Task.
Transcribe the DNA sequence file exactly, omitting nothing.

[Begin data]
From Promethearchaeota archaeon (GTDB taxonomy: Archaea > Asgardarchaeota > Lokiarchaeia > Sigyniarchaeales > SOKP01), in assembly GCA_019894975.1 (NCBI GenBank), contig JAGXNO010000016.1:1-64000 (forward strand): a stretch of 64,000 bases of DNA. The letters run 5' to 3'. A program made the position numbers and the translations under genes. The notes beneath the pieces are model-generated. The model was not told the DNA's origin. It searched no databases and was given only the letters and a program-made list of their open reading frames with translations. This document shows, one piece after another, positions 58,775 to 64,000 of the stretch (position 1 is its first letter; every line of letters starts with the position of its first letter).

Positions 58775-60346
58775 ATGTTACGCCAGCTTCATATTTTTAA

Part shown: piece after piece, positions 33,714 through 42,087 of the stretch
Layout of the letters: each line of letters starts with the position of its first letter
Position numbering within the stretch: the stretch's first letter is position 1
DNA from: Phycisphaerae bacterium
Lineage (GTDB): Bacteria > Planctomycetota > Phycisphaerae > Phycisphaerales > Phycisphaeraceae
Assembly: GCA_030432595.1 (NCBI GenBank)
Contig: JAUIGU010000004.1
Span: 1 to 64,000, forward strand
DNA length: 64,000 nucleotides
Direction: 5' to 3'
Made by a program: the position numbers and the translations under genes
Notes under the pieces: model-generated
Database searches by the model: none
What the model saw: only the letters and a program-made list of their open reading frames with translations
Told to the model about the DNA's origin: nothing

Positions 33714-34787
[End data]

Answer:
From Promethearchaeota archaeon (GTDB taxonomy: Archaea > Asgardarchaeota > Lokiarchaeia > Sigyniarchaeales > SOKP01), in assembly GCA_019894975.1 (NCBI GenBank), contig JAGXNO010000016.1:1-64000 (forward strand): a stretch of 64,000 bases of DNA. The letters run 5' to 3'. A program made the position numbers and the translations under genes. The notes beneath the pieces are model-generated. The model was not told the DNA's origin. It searched no databases and was given only the letters and a program-made list of their open reading frames with translations. This document shows, one piece after another, positions 58,775 to 64,000 of the stretch (position 1 is its first letter; every line of letters starts with the position of its first letter).

Positions 58775-60346
58775 ATGTTACGCCAGCTTCATATTTTTAA

Part shown: piece after piece, positions 33,714 through 42,087 of the stretch
Layout of the letters: each line of letters starts with the position of its first letter
Position numbering within the stretch: the stretch's first letter is position 1
DNA from: Phycisphaerae bacterium
Lineage (GTDB): Bacteria > Planctomycetota > Phycisphaerae > Phycisphaerales > Phycisphaeraceae
Assembly: GCA_030432595.1 (NCBI GenBank)
Contig: JAUIGU010000004.1
Span: 1 to 64,000, forward strand
DNA length: 64,000 nucleotides
Direction: 5' to 3'
Made by a program: the position numbers and the translations under genes
Notes under the pieces: model-generated
Database searches by the model: none
What the model saw: only the letters and a program-made list of their open reading frames with translations
Told to the model about the DNA's origin: nothing

Positions 33714-34787